One objection to the practice of TDD I’ve heard from several different people is along the lines of “I don’t know exactly what I’m building at the outset, the code is experimental, so how can I write tests for it?”
Frequently it is the case that you have an idea but don’t know the mechanics of how you’re going to implement it. I find this particularly when I’m writing code that extends a third-party library. You don’t know exactly where the API hooks you’ll need to use are, your understanding of the API is fuzzy and you expect to learn it as you go. So how do you test-drive in that situation?
XP has a recommendation here: write a spike then throw the code away once you have enough understanding of the technical solution to approach the problem in a more rigorous manner. In my experience that practice, while valid, doesn’t sell TDD to a doubter.
What I think really causes the original objection is that the person in question is thinking at the wrong level. They’re mentally diving straight in to code, to the solution, to the elegant and shining temple of technical brilliance they’re about to erect. They’re thinking about how not what.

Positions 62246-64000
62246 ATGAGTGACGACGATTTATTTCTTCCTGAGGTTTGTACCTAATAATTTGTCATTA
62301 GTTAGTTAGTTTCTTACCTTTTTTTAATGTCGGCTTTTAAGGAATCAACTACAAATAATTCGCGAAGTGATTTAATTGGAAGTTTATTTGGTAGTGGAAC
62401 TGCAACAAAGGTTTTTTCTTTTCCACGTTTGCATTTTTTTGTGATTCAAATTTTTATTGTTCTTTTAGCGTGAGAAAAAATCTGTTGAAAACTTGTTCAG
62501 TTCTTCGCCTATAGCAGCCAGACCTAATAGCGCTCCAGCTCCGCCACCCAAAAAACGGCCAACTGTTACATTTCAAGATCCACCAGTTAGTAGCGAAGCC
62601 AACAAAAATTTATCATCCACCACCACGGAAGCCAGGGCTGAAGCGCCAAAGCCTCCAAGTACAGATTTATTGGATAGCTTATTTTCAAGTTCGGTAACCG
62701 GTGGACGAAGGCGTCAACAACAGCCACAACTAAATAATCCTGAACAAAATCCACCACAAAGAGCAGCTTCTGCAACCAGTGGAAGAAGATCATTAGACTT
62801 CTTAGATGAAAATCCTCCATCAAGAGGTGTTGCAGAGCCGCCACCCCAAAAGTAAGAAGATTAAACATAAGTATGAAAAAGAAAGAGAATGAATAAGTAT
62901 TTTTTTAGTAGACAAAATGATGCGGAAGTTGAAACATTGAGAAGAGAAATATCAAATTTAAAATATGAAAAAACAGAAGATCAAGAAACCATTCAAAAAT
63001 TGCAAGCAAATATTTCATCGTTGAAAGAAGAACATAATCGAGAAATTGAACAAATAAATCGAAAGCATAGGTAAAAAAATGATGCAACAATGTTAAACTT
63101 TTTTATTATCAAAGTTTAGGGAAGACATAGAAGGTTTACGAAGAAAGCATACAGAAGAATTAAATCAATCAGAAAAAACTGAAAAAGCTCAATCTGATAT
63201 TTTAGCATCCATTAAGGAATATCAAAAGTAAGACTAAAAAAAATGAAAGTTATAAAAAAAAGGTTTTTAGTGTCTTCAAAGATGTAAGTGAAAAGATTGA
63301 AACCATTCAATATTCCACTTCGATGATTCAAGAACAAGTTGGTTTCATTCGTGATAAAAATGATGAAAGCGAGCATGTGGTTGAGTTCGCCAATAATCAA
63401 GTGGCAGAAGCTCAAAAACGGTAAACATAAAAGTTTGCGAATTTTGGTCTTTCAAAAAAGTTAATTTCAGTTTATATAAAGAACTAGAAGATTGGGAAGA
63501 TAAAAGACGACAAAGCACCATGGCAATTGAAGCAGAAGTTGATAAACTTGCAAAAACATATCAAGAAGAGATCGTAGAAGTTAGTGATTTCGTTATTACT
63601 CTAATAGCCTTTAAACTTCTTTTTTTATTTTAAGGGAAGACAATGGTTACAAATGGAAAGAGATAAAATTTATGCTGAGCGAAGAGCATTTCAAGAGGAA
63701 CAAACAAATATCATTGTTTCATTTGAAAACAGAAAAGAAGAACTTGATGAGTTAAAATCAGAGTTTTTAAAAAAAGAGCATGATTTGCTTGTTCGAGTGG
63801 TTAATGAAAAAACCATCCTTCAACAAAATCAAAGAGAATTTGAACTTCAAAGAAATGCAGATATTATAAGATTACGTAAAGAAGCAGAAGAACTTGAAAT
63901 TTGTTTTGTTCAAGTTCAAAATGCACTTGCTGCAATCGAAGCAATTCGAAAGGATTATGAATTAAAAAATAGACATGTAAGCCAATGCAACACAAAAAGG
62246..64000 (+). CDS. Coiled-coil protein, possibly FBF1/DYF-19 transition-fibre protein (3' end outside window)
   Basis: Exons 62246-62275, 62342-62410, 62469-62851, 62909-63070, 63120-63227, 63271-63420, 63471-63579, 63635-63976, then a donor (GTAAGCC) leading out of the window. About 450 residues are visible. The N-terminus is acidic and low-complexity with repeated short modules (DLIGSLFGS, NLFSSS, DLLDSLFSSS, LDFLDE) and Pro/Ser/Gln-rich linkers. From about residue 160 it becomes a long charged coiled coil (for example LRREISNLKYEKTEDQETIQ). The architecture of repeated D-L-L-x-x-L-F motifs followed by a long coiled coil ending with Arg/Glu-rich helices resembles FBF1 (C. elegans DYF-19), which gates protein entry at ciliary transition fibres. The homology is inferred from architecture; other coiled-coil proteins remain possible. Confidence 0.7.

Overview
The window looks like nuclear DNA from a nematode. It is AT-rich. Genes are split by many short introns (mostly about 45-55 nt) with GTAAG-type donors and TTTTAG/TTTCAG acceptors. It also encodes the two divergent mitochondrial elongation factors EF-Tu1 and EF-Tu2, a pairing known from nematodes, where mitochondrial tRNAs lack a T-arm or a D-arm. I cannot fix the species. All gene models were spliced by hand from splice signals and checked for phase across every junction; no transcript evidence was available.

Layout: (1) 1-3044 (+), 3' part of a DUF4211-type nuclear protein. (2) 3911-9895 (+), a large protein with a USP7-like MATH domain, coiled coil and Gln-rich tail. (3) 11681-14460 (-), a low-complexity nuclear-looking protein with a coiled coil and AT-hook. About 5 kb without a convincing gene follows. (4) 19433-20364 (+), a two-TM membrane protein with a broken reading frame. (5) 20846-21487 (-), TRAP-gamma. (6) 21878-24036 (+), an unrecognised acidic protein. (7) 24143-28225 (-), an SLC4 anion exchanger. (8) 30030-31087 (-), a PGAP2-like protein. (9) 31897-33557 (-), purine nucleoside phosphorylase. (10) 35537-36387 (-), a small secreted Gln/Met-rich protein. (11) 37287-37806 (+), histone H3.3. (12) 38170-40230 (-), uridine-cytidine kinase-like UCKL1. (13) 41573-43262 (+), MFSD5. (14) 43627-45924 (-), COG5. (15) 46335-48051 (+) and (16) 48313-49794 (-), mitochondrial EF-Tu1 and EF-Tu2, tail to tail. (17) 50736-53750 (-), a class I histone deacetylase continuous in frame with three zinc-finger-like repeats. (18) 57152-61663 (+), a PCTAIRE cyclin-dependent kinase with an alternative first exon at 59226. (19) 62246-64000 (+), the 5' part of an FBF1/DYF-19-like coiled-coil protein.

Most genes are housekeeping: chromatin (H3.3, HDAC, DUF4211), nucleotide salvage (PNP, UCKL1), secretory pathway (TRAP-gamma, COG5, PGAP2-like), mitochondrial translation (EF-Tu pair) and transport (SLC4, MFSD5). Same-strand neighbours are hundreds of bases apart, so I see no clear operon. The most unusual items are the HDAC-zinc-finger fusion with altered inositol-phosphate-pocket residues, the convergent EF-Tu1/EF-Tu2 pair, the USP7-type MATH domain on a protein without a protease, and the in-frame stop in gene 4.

Step back. Sure, you don’t know what your code is going to look like or how it’s going to interface with anything. If you try to start with low-level unit tests now you will spend a lot of time re-writing tests for fine-grained interactions when you need to take a different approach.
Two things you do know are what is going in to this thing you’re going to build and what you want to come out of the other side. So test that. Test that at a high level.
isLoggedInAs(username)), elide over the irrelevant detail (we might require some other information when a user registers but we can add that later).
None of those things require you to know how the code you’re going to write is going to work. They require you to think about and formally specify what you expect in the way of input and output. It forces you to define the coarse-grained behavior of the software you’re designing – what you want it to do. The how now has a framework for success into which it can grow.
In Growing Object-Oriented Software Guided By Tests Steve Freeman and Nat Pryce describe this style of testing as outside-in. You start with high level tests using a “walking skeleton” and progressively work inward adding more detail and drilling down to low-level unit tests and the accompanying fine-grained behavior. The walking skeleton is fleshed out as you go and by the end of the process has evolved into a passing end-to-end acceptance test suite.